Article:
My own continuous improvement journey has lead me to discover and explore the teachings of Stacey Barr and Bob Behn, who both present good knowledge and guidance on how to maximize organizational performance with performance measurement.
Performance Analytics requires well-defined performance measures.  I recently discovered Stacey Barr, the Performance Measure Specialist, who lives in Australia, and has defined a process for developing and implementing performance measures.

I invite you to explore Stacey’s PuMP Performance Measure Blueprint Program.

Developing performance measures to guide continuous improvement throughout the organization is the goal.  Analytics provide timely, cost-effective performance feedback to contribute to achieving this goal.
Bob focuses his research, teaching, and thinking on the leadership challenge of improving the performance of public agencies: Performance Measurement, Management and Leadership.  As I’ve learned, however, the principles and practices that Bob presents are totally applicable to all public and private organizations.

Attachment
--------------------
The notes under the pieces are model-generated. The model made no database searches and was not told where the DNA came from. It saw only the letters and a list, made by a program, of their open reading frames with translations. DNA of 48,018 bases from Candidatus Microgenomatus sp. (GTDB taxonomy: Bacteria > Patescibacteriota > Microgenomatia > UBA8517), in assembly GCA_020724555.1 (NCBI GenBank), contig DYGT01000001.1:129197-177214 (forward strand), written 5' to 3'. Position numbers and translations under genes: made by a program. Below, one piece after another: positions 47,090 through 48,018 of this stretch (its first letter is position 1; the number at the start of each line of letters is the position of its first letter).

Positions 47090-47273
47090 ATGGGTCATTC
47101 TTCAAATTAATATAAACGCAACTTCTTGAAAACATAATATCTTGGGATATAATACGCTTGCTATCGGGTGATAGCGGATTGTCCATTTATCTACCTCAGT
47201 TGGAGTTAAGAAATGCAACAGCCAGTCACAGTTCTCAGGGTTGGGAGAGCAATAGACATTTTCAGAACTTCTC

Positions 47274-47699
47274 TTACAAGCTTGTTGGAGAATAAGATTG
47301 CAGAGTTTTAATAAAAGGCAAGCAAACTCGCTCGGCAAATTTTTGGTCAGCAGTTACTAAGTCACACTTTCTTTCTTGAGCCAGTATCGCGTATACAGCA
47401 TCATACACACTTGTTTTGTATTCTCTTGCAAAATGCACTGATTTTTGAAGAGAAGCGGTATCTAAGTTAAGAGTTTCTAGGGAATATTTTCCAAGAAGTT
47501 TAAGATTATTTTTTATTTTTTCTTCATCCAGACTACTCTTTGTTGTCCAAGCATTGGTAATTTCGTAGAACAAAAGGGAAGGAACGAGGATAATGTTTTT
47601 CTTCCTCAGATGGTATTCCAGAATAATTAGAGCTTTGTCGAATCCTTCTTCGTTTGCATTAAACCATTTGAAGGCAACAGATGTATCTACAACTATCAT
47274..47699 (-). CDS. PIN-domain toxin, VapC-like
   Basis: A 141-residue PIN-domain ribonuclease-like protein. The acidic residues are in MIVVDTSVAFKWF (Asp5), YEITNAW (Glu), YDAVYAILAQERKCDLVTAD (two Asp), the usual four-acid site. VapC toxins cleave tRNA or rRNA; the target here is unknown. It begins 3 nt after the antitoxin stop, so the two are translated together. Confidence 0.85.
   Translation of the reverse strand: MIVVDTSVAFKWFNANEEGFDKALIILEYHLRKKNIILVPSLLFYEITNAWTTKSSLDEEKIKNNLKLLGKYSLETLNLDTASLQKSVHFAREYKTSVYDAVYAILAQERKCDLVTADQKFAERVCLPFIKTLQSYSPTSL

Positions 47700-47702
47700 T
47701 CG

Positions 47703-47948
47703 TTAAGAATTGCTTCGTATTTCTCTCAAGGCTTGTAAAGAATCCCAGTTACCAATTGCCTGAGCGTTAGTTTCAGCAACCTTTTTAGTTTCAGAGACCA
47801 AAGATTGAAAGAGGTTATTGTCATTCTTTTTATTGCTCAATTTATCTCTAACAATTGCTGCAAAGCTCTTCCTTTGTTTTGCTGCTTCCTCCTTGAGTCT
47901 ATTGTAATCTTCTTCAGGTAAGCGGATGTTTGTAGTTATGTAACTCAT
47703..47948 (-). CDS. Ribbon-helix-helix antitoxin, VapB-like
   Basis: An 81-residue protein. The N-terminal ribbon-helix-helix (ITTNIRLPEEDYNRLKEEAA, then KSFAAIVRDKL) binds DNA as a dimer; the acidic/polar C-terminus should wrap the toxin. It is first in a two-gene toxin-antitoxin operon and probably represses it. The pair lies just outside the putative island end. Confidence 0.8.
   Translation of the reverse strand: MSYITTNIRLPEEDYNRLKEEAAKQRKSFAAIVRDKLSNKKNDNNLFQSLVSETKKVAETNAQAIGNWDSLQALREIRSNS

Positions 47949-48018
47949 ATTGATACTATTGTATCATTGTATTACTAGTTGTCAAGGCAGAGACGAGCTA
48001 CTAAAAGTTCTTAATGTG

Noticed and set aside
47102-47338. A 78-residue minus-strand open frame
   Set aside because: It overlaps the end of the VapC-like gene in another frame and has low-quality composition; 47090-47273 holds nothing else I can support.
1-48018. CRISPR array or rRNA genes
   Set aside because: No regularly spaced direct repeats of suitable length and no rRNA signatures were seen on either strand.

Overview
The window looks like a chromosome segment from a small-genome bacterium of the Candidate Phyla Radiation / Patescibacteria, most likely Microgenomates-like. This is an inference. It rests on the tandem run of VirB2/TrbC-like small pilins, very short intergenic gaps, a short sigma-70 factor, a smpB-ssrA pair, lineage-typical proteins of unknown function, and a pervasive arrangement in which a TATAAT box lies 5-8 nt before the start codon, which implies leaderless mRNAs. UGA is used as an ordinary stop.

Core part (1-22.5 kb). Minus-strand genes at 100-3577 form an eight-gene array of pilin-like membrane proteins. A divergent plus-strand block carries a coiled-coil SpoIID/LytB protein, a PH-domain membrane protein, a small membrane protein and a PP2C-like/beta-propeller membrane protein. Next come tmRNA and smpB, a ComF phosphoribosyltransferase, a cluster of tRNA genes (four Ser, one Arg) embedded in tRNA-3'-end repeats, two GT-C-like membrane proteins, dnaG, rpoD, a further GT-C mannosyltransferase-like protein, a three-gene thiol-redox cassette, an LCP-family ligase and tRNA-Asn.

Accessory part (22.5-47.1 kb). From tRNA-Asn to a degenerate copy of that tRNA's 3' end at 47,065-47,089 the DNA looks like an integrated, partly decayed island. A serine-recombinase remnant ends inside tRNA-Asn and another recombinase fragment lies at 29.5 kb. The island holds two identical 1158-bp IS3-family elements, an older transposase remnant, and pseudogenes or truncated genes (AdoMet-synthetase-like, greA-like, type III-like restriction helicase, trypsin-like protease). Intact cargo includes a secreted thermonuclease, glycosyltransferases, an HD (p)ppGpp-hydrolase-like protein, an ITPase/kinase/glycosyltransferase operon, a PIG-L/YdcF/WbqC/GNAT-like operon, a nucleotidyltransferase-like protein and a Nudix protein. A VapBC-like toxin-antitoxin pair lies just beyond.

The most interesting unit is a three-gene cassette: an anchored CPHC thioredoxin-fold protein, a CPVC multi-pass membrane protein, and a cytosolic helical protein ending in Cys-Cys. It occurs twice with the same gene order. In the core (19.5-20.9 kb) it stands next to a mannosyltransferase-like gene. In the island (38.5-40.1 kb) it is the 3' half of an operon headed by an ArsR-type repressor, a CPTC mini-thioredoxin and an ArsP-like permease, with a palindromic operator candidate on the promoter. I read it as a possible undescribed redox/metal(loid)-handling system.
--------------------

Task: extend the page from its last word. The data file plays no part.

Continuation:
Bob presents his ideas on The Behn Report, where he examines “…the issues, dilemmas, challenges, and opportunities for improving performance and producing real results.”  While I have enjoyed reading all of Bob’s papers, the following extract from his November 2013 paper addresses what I believe are the key topics related to Performance Analytics.